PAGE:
Ray Lewis Discusses Michael Jordan's Leadership Style Amid 'The Last Dance'

Paul KasabianSenior ContributorMay 13, 2020

MIAMI, FLORIDA - FEBRUARY 01: Ray Lewis attends the 9th Annual NFL Honors at Adrienne Arsht Center on February 01, 2020 in Miami, Florida. (Photo by Jason Kempin/Getty Images)
Jason Kempin/Getty Images

NBA legend Michael Jordan's demanding leadership style was on full display during Sunday's showing of The Last Dance.

In response to that, NFL Network's Rich Eisen asked former Baltimore Ravens linebacker Ray Lewis, who led his team to two Super Bowl wins during his 17-year career, about his take on Jordan's methods.

Rich Eisen Show @RichEisenShow

.@raylewis is locked in watching #TheLastDance and can identify with Michael Jordan’s leadership style: https://t.co/X0LgMftsFg

"That leadership came from being denied something, you know? I mean, you go back and if you research Michael Jordan's history, it's one thing to watch it now and be like, 'Oh my gosh, I can't believe he was like that!'

"It's another thing to read his story enough to understand that one kid that was cut from a basketball team that they said he wasn't good enough to do it, you know? And the things that came along with that.

"And that builds a mentality, right? And it's the exact mentality as a lion. A lion don't freakin' hang out with hyenas; a lion don't get up and hang out with zebras; a lion takes care of his pride every day. And Jordan had a mentality like a lion. He went at it."

Lewis referenced Jordan's being cut from the varsity basketball team at Laney High School in Wilmington, North Carolina, as a freshman.

Jordan was seen screaming at his teammates in the seventh episode, and an infamous fight with Steve Kerr was discussed. That incident got Jordan thrown out of practice.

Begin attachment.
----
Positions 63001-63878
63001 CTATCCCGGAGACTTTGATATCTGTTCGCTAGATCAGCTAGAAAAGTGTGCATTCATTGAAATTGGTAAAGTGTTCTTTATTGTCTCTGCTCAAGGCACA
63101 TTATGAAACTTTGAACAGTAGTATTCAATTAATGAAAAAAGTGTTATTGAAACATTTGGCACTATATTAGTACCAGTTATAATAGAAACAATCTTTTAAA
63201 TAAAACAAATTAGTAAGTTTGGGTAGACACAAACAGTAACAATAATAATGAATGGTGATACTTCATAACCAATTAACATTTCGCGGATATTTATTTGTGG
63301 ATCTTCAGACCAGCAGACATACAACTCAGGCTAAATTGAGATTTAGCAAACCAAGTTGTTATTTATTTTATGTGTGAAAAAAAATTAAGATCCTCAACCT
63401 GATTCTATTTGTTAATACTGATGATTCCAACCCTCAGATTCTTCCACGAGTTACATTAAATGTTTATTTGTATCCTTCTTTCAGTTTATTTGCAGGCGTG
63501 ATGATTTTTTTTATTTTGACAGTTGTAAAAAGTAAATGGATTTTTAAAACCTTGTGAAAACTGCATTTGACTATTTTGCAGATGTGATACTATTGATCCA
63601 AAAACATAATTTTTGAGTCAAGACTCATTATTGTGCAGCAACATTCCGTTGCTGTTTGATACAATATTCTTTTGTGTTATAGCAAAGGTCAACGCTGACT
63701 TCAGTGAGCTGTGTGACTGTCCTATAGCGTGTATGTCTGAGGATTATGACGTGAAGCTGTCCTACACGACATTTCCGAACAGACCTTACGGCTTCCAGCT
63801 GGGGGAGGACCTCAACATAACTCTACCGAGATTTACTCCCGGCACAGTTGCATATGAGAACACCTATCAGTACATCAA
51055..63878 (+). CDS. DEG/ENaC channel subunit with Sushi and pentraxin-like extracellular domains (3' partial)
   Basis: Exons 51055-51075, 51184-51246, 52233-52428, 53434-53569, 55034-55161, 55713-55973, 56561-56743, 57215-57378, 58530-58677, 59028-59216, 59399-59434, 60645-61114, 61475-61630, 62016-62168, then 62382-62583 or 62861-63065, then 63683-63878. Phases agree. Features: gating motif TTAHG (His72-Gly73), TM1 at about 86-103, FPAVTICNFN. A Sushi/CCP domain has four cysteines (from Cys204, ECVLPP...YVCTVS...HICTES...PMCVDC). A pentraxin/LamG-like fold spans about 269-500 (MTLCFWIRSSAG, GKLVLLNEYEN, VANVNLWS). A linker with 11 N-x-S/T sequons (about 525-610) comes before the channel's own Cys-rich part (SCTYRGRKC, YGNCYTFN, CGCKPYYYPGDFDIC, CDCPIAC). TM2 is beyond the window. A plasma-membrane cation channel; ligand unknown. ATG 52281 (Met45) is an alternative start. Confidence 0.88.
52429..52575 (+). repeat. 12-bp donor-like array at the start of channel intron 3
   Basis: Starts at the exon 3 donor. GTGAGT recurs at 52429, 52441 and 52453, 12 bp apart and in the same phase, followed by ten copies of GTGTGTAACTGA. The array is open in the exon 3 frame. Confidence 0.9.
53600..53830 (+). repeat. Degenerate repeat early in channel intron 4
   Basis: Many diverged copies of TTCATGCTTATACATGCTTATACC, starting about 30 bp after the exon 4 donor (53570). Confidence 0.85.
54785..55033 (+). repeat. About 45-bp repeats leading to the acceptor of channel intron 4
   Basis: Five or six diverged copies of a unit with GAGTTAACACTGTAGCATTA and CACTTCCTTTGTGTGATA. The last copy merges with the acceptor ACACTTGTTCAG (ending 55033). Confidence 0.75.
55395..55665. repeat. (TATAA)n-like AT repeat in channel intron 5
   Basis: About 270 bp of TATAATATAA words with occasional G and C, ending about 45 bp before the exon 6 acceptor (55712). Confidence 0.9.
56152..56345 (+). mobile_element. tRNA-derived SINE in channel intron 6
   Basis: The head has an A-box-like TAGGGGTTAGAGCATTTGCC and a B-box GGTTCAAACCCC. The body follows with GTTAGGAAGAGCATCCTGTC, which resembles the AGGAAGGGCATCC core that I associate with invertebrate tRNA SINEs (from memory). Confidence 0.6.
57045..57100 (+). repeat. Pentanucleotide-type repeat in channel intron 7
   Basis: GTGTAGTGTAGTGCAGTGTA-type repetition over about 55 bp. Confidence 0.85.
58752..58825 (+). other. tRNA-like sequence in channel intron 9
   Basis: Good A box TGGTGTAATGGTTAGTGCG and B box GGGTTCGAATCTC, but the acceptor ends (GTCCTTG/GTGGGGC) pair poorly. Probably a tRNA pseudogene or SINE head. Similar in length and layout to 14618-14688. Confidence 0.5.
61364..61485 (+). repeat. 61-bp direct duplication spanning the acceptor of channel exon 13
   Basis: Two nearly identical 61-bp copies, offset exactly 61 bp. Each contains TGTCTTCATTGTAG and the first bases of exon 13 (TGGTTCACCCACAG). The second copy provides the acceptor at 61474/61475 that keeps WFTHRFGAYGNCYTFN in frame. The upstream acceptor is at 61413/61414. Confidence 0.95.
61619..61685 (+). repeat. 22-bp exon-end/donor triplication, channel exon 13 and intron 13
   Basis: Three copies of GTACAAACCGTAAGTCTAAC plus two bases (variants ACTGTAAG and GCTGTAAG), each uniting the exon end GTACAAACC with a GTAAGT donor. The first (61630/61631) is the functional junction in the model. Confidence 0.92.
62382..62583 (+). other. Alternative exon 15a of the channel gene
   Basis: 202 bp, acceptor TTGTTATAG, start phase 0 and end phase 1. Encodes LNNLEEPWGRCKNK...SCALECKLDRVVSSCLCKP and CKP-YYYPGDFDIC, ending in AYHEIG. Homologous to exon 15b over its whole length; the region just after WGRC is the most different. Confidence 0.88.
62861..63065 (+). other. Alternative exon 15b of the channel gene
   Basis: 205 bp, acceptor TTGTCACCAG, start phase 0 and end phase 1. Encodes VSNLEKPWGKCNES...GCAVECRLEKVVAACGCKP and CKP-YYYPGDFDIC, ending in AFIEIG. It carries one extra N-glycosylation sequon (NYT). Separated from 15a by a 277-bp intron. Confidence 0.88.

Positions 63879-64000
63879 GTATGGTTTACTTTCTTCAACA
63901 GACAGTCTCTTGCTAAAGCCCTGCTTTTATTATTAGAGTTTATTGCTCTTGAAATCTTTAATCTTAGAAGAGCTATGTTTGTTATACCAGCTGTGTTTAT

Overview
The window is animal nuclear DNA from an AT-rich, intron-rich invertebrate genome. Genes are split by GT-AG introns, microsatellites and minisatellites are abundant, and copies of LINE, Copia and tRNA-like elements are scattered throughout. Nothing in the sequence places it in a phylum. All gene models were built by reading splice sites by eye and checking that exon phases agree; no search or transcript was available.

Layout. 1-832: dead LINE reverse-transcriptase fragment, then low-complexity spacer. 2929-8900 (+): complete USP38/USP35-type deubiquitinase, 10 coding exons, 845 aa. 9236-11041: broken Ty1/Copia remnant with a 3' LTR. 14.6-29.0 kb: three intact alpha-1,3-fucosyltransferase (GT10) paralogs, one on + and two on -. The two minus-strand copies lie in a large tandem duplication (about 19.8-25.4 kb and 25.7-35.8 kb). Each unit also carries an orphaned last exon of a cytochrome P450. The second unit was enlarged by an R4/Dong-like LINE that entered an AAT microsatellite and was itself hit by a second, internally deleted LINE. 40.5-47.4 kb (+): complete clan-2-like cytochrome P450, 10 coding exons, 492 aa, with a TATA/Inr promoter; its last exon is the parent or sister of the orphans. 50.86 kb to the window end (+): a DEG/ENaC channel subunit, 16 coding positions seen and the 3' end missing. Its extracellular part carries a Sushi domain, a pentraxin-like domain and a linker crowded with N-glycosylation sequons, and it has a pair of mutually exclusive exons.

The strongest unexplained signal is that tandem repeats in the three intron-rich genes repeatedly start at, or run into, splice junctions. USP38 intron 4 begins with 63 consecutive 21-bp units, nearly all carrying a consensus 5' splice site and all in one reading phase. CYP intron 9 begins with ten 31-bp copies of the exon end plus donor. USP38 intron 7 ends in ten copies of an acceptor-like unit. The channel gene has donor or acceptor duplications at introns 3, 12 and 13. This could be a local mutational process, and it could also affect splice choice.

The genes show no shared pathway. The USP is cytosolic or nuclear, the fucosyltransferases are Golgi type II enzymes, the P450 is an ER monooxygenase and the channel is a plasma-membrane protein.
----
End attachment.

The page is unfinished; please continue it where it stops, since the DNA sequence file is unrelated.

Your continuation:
Jordan's Bulls won six titles during the 1990s, so while his leadership style may have worn teammates down, it did prove successful.

To close the seventh episode, Jordan provided the following monologue (h/t Jordan Greer of Sporting News):

"Winning has a price. And leadership has a price. So I pulled people along when they didn't want to be pulled. I challenged people when they don't want to be challenged. And I earned that right because my teammates came after me. They didn't endure all the things that I endured. Once you join the team, you live at a certain standard that I play the game, and I wasn't gonna take anything less. Now, if that means I have to go out there and get in your ass a little bit, then I did that. You ask all my teammates, the one thing about Michael Jordan was, he never asked me to do something that he didn't f--king do. When people see this, they're gonna say, 'Well, he wasn't really a nice guy. He may have been a tyrant.' Well, that's you, because you never won anything. I wanted to win, but I wanted them to win and be a part of that as well. I don't have to do this. I'm only doing it because it is who I am. That's how I played the game. That was my mentality. If you don't want to play that, don't play that way. Break."

Jordan ended his decorated career in 2003 with five NBA MVP Awards.

The 10-time scoring champion and 14-time All-Star also finished his career averaging 30.1 points per game, which is the best mark in league history.